Eastern Med Cruise 10/2/00-10/12/00 There are some really outstanding reviews of Millie already on the boards, so I'll not belabor the details with the ship but rather try to capture the "goods," the "others" (not so goods), and lessons learned/specifics from our East Med itinerary which I believe is the finest offered in Europe. Please excuse any verb tense errors as this was originally written as a live review from onboard. The Ship - This is our second cruise on Celebrity. The other was Zenith to Bermuda last summer. Millennium is a far more beautiful ship -- really in a class by itself with exceptional wood decor, teak in the spa area (even wood deck chairs). Everything is gorgeous and very tasteful with the possible exception of some strange 70's style carpet in a few spots and an overdone (to my way of thinking) casino -- but I hate Las Vegas and many commented they thought it was impressive. Words and Notes book and music libraries were both open and there is no pilferage problem on CDs as they are all in a central machine. You just log in the CD number and it loads automatically in a central machine. Book selection is acceptable. Spa is spectacular -- better than almost any health club ashore, let alone at sea. About 45 exercise machines (including full Nautilus), full barbells and exercise mats/aerobics equipment. Really a nice place to work off the groceries and it's right at the front of the ship where you can enjoy the view. Treatments are expensive ($120 for 50 min massage) but the appointments still go fast. Saunas are really nice with a 6 ft circular window for ocean view. Sauna room also has high pressure massaging showers -- very nice. The Thermal Suite with vapor cave, etc., is as good as reported and best value for $17/hour. Thalassotherapy pool (T. pool from now on) is also good. And...there is a light and healthy spa restaurant in pool area. The whole T. pool area is covered so you can enjoy it no matter what the weather. One touch I really like is teak flooring in the pool showers which keeps them from getting (too) slippery. Entertainment - as has been mentioned, harpist is excellent. Also superb acapella group Four Score. We had trouble staying awake for the second show, but did see Mark Preston (formerly one of the Lettermen) and he does a fine one man, Las Vegas style showroom routine. Consensus was that while only a couple of acts were first class, the overall entertainment was just fine. Most were not on this cruise for the shows - they were there for the ports which meant early wake-ups generally. Entertainment is more important for transatlantic or cruise with lots of days at sea. Passengers - Most 45+ with over 60% 60+. Only 18 minors were aboard. That meant it was civilized, quiet and easy to get into the workout room or hot tub. ;-) Our two teens had the run of the youth facilities with another couple's kids who are traveling with us. Most folks we met were very courteous and smiles all around. Easy to talk to. There were of course the habitual complainers who can never be satisfied. Crew - Overall they were very good. A few assistant waiters walked around glum in the daytime in Metro restaurant, but they were probably just tired and bored. Especially impressive was the personal attention each person got at port arranging documents to be ready for expeditious check-in. Every form pre-pulled and sorted. *Really* impressive. Also, the assistant hotel manager formatted my computer disk for me in his office. You have to bring a disk to save to as you lose everything typed in cyberlounge when you end your session or change programs. Embarkation - Biggest complaint early on was lost luggage. You know the drill. Airlines don't get it there and cruise line can't do anything but their passengers are still mad. For this reason I think it is a must to arrive at least a day early. We came a day early just from Switzerland. You can board earlier, be fresh and ready to enjoy. There were some folks who came in from Japan, Rio, and California. I can tell you they were zombies in the lifejacket drill and almost sleeping in their soup at dinner. (BTW, after recent Greek tragedies everyone was really paying attention in drill...) Some were in jet lag fog until third day. If you do fly in on day of cruise departure, cross-packing is a good idea -- put some of each others clothes in the other suitcase so no one is totally out of luck with one piece of lost luggage. Carrying on some basics (shorts, polos, bathing suits, underthings) is also a good idea. One couple I met whose luggage didn't make it received tux and a black dress (waitress's) from Celebrity for formal night, so they will try to help. There were quite a few bags which came on board at Malta on Day 3. We arrived at Genoa port at 1200; boarding started at 1230. There are a couple of little coffee shops and stand up bars at the port where you can get a sandwich or drink. Not many facilities at the reception building (but very clean bathrooms were welcome surprise). There was a crush of people in line with number 1 for boarding and they had to move for handicapped (there was no room to get by) and number 0 (suites and Captain's Club). Joining Captain's Club was about the best $35 I ever spent. Boarding started at 1230 and we were in our cabin at 1240. We booked all spa treatments and made Olympic restaurant reservations by phone and that was a good choice because the At Sea days filled quickly. We were enjoying an excellent buffet lunch by 1PM. Booking by phone looked like an even better choice when we got to the spa later and found out they give you a 20 min spa tour (you are actually "roped in") before you get to make bookings at the desk. It's a very nice facility and tour is good, but that's 20 mins most people don't want to spend at that time, especially if they are tired and hungry. Went in person to Maitre d' and I think I was first there but no chance to change from table for 8 to a 4. Problem is there only a handful of 2's and 4's and they are prebooked. No realistic possibility to change, so get what you want before you arrive. Tables on deck 5 close to railing and in center of lower level (deck 4) have a fine view off the stern in daytime, but it is usually covered at night. Weather - it rained in Genoa and first morning at sea, but it turned fine with daytime temp 75 and evenings high 50s. October sailors will definitely want sweaters and windbreakers. I wore a light polypro vest in the evenings on veranda and I saw lots of others with them as well. It also layers well with a light jacket if it really gets cool. We had a big storm in the morning in Athens but it cleared nicely for sightseeing and the rest was been partly cloudy, highs in the 70s. It cooled off noticeably during the cruise and the highs were only in the 60s by late October. I would guess the pools and pool deck will be pretty chilly by the 23 Oct cruise. The T. Pool is heated and covered and there are also two whirlpools there, so you can enjoy those even in very poor weather. On Board - Yessirree there was vibration at the back, but only one time (backing down on arrival into Malta at 6AM) was it serious enough to really be disturbing -- woke us after 5 hours sleep. Rest of the time the captain seems to run up to a speed where he encountered the vibration and backed off until it went away. This east Med itinerary doesn't have any really long runs, so he never had to push it. I expect that's one of the reasons they extended the Translant -- so they can go slower. Our Cat 3 stateroom was even bigger and better than we imagined. (I think you could easily hold a BBQ for 10 on the veranda!!). Two sofa beds in a separate area (with sliding divider) for teens. As opposed to earlier reports both do indeed open -- one flips lengthwise (the full-length sofa) and the loveseat folds out. Both very comfortable. Enough closet and storage space for all. We did get to see a corner Cat 3 cabin because an A/C pipe leaked before embarkation and soaked about 5 rooms -- theirs being one. Bad luck, but it dried out and they are moved in on Day 3. Big difference between corner and "inside" Cat 3 is a little longer balcony (which you can see from brochure) and an extra closet -- which would be handy on a 14 day trip. There are also 2 chaise loungers and 4 deck chairs as opposed to 2 each we had. Side view is nice but could get rugged if it gets windy. I believe they have recently added privacy canvas (don't seeing it in Paul Jaffe's pix) above the middle third of these long verandas to give more privacy from those looking off the railing in Ocean Cafe. (BTW, there are some of the side verandas which are also bigger than others. The standard veranda will barely hold two straight-back chairs and a dinner plate size table.) We were right above the monster 1500 sq ft suite with 1000 sq ft deck and it is truly amazing. Amenities - for those trying to save room in luggage, stateroom bathrooms are furnished with good shampoo, french milled soap, and excellent cocoa butter lotion. You also get a nice canvas excursion bag and robes in all cabins. A bike water bottle is a very useful item to bring. Fresh and really good towels twice a day, bathrobes provided for all (even kids), and large bath with lots of storage. Mini-bar is nice for when you really want something. Booze expensive ($3.95/miniature and up). Sodas $1.95. They do not push bottled water on you but they do push the Welcome Aboard cocktails. After that though they don't push drinks at the pool area. The drinks at Captains Club cocktail last night were best I've ever had at one of those events (I usually ask for beer but red wine was very drinkable). Food & Wine - Welcome aboard buffet excellent -- very, very fresh salads, fresh fish, pasta, cheeses, breads, and decadent desserts are available throughout. Burger bars are very good. Pizza is outstanding. Room service menu is very good. We order something small from room service (e.g., veggie pizza) as hors d'oeuvres to go with cocktails on veranda as we are in late seating. The salmon is the best I have seen anywhere -- perfectly cooked. Veal and other meat dishes are good; escargots, soups, and filet mignon at formal night were spectacular (2" thick!). I do recommend you order steak one doneness less than you like (e.g., very rare for rare; medium rare for medium, etc) as it does continue to cook under the plate cover enroute. Easier to send back for more cooking than be disappointed with overdone. Some very good luncheon items in Metro restaurant (e.g., seafood - scallops, salmon, and shrimp - stuffed melon). Check menu on deck 4 starboard restaurant entrance. We were very happy Celebrity now has soda card (one benefit of RCI merger). $4.50 per day for unlimited sodas even in dining room. Overall food was just as good as Zenith before merger. And even better is the new spa cafe by the T. pool. Hardly anyone there. Very healthy breakfast and dinner fare. While others queued up for 10-15 mins after excursion for lunch buffet (which, at least for entrees, is basically cafeteria fare), we had poached salmon with crisp asparagus and endive for lunch. Spa cafe has best salads on the ship -- both fruit and vegetable, fresh tilapia filet, salmon tartare, even lobster salad sometimes. Breakfast is better in Ocean Cafe than restaurant (unless you want Eggs Benedict or poached eggs). They have everything else and you can control what goes in your omelette, etc. The first salad listed every night is offered dressed which makes it tend to wilt quickly. If you want that salad ask for it undressed and they will dress at the table for you. There is a good beef entrEe every night - filet steak was offered 5 or 6 times; beautiful lobster on second formal night. Pizzas were a real hit with everyone. Ate at the Olympic one night and it was truly spectacular. Most dishes prepared tableside. The highlight was appetizer of shrimp twice the size of your thumb wrapped in pancetta and flambEed before your eyes. More than worth the $12 per person which only goes to gratuities for the staff. There was no lunch in restaurant in Athens as Captain (Greek) had president of Greece and many other dignitaries aboard since this is Millie's first trip there. Overall, while some of the buffet fare can be uneven there are enough fantastic dishes each day to please even the most discerning gourmet. Martini bar is nice and not a bad value - $6.95 for a large (double) select brand (e.g., Bombay Sapphire) martini (keep the shaker too for $6!). Wine selection is excellent and not unreasonably priced, but you have to know your wine. Many are priced the same price you could buy them in grocery or liquor store, others are double. Best values I' found were Kenwood Sauvignon Blanc ($24) and St Francis Cabernet Sauvignon ($25). There are some cheapskates around but I tell them that the $275 or so I'll spend on having a bottle of wine each evening is less than some of the shore excursions. Bring a bottle of hooch in your suitcase if you want to save. Incidentally, there are a couple of duty free shops right at the port at Malta and you can easily bring a bottle on. I saw no one checking. I think Celebrity's philosophy is you can do what you want in your room, but they are not going to be thrilled if you start uncorking wine on the pool deck. Bring wine back on, have it chilled and served for $6 corkage. Particularly good idea with the Turkish, Santorini, and Italian wines which can be had in decnt quality for $6-$7/bottle. Destinations - We had no problems with port tours interfering with meal times. Most tours are half-day and return at 1:00-1:30. The sights are closer to the ports on this East Med itinerary than Paris to Le Havre, etc. Civitavecchia/Rome and Livorno/Florence are long days. Both can be reached on your own by train but be aware that the Italian trains we took were all late and unreliable so take one or two before the last one which will get you to the port for sail-away. In general the less tours you take the better -- mostly because you get worn out with early wake-ups for 8:00 AM departures (breakfast at 6:45-7:00). Definitely no reason to take tours at Valletta or Santorini. Genoa is a nice city with a day's worth of sightseeing to do, but stay on main streets. They degenerate into narrow alleys with some pretty swarthy residents if you get off the main streets. Dollar is so strong everything in Italy is really cheap. Bottle of wine in restaurant $5. There is an excellent seafood restaurant (with piles of fresh fish in the window) across from the Aquarium right by the port. Grilled seafood in Genoa cannot be beat. Try grilled calamari, shrimp and swordfish (ship is not serving *that*!). Aquarium is also very good. Valletta - very nice, but only a half day there -- left at 1PM. But 3 hrs is enough to check it out. Cathedral and president's palace both excellent. Shore/harbor excursion goers said it wasn't worth it. Once you run the gauntlet of taxi drivers you can walk up the hill into town in about 20 mins. Kataklon - We could not dock and used ships tenders to go ashore. There is a small but respectable shopping and restaurant area at the port. The Olympia tour received mixed reviews. Consensus was taxi for a self-guided tour was better. Tragically, a 45 year old woman dropped dead at Olympia. Her husband was an MD and he could do nothing to revive her. There were also apparently two minor heart attacks so the medical staff was busy. We saw a good deal of baggage being off-loaded at Athens so apparently several people left the ship there. Very, very sad. Piraeus/Athens - Piraeus is about 7 mi from Athens but it can take an hour to drive via bus or taxi. The Acropolis/Parthenon tour we were on was quite good, but the traffic and the popularity of the tour made it less than ideal in transit. There were over 1,000 lined up in theater for their tour numbers and the jam of people at the port (mostly from Greek ferries) made it impossible for efficient debarkation -- took one hour to get off the ship (but NOT Celebrity's fault). They tell you the Metro is 15-20 mins walk from port, but actually there is a closer stop (FIARRI) right across the street from the pier Millie uses. I would recommend taking the Metro and hiring your own guide at Parthenon. Don't miss the Acropolis Museum -- excellent. Biggest issue in Athens was confusion over the full-day acropolis tour which did not even visit the Parthenon (acropolis mean hill overlooking city and there are lots in Greece....). Make sure you get the tour you want! Our neighbor took taxi to Acropolis, private guide, had lunch, and Metro return for $30 (could have been $25 with Metro both ways). If you are not comfortable navigating around the tour is a better bet. By the way, in addition to the worst traffic in Europe Athens is a city crumbling and in disarray. Lots of work to do before they host Olympics in 2004. Kusadisi - In contrast to Athens, this part of Turkey is beautiful and clean. Ephesus is a must see destination and the tour is nice, especially since it is 11 miles from port. Most shop in afternoon -- good values on jewelry and rugs. The other option is to avoid the crowds at Ephesus in the AM by shopping then and take taxi to Ephesus in the afternoon. Plenty of private guides available. Avoid, at all costs, the large Bazaar at the port where you will get the bum's rush from merchants. The recommended stores, while aggressive, will treat you with respect and take their time with you. Santorini -Beautiful volcanic island with white-washed everything - most thought this was the best port. Nice jewelry shops and wineries. Very pretty village and merchants here are more relaxed than elsewhere. People brought beer, wine, whatever they like back to the ship unchallenged. Iraklion Crete - Most who went to Knossos were disappointed. They said it was more a pile of rocks than a distinuishable ruin. Much better is the museum in towm - really spectacular artifacts, sculptures, and models of the palace at Knossos as it looked millenia ago. Civitavecchia/Rome - Civitavecchia is a nice port town in its own right and some who had seen Rome just stayed there. We had a private driver to take us to Rome for a General Audience with the Pope (he does these Wednesdays). Very nice. Many taxis at the port and prices are not bad. A free shuttle takes you to the train station and its about an hour into town. The Vatican by itself took us all day. Museum, Cistene Chapel, and St Peters are all breathtaking. If you want to see more than a couple of sights take the city tour. The distances via the subway or on foot are too far. You need to buy subway tickets at a tabak or newspaper shop with a "T" sign. Livorno/Florence - Many took the train on their own and loved Florence. Tours there are quite expensive. We were going to go to Cinque Terre instead (one hour train north of Livorno). It is one of the most beautiful stretches of coast on the riviera, and has excellent walks and picnic spots. Alas, we were too tired from Rome and needed a day to unwind and finish our library books before Genoa. For photos from this East Med cruise way better than those I took (with exception of some great fantail sunsets I'll post later) go to http://psp.club.tip.nl/ . By: attacheshack@datacomm.ch10/26/00 Read Less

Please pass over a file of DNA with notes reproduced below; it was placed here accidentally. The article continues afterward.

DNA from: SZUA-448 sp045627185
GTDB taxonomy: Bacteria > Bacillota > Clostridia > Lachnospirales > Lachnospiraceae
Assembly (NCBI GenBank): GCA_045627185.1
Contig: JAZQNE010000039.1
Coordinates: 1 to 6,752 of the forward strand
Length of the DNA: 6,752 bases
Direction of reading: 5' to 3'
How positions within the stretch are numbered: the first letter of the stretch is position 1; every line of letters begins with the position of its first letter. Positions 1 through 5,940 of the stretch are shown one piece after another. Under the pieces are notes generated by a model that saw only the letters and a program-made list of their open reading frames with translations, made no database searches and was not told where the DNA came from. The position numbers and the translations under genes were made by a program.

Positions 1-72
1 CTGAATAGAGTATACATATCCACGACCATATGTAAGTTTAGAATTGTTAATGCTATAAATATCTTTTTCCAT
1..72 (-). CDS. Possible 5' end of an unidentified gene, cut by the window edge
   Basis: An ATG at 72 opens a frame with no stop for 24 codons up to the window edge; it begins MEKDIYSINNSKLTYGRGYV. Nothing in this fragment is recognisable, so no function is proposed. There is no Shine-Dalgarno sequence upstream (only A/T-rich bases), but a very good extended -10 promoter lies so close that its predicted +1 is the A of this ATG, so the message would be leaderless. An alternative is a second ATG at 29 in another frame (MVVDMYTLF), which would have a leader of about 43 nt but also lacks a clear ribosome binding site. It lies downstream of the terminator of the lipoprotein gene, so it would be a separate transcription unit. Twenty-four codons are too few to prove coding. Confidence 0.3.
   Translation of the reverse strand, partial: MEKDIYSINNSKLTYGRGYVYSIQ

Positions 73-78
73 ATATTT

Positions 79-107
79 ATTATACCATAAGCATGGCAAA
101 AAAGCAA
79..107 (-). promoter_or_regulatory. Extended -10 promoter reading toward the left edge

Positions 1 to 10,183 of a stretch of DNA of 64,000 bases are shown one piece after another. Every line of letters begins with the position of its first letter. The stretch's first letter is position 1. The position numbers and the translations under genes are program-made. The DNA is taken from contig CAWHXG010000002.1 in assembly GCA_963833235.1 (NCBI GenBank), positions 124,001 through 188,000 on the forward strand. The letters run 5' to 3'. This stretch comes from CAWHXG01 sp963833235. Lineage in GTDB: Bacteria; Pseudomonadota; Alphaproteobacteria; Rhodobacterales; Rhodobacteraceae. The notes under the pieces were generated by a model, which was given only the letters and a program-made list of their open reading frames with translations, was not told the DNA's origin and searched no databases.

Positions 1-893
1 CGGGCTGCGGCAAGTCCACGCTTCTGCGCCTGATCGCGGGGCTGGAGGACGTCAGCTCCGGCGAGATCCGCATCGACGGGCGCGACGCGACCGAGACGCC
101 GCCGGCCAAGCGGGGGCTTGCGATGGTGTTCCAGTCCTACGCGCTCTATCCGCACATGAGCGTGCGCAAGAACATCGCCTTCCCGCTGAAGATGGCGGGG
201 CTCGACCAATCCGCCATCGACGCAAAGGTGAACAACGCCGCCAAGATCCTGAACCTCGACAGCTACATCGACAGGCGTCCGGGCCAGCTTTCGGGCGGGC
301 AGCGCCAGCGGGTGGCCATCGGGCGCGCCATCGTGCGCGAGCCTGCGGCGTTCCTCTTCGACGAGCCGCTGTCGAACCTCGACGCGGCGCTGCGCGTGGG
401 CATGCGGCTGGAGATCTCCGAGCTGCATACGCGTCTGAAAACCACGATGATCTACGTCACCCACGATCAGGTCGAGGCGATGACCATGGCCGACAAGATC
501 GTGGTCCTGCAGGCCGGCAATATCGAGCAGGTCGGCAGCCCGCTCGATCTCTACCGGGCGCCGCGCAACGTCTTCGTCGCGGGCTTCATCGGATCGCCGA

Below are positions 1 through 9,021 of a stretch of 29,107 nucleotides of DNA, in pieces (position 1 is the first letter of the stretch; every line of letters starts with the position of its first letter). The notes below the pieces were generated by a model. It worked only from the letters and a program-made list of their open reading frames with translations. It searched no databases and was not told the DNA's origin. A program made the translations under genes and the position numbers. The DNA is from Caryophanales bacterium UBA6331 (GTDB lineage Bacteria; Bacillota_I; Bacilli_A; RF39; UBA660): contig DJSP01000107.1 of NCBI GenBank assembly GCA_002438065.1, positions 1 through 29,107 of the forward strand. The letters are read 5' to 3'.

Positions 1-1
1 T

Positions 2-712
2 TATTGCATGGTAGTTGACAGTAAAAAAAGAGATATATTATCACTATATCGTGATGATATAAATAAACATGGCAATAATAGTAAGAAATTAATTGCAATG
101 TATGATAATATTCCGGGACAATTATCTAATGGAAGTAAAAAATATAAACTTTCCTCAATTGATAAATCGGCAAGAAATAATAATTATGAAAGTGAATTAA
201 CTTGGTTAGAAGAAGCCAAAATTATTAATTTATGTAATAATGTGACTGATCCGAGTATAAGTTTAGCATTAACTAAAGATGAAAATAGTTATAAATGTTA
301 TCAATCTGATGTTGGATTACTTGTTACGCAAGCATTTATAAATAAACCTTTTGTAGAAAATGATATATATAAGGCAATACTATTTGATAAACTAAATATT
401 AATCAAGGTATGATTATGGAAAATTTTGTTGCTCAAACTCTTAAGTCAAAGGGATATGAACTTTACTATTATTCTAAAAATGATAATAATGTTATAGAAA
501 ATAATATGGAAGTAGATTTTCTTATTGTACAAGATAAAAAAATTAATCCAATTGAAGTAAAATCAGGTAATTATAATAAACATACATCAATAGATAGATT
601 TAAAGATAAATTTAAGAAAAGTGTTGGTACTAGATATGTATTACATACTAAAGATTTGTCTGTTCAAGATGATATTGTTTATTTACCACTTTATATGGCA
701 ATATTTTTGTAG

Inaugural Caribbean Voyage December 17 - 24, 2000 "Good Vibrations" Background This was my second cruise - the first being in July 2000 to Alaska on Celebrity's Galaxy. I traveled on this adventure with my husband, ... Read More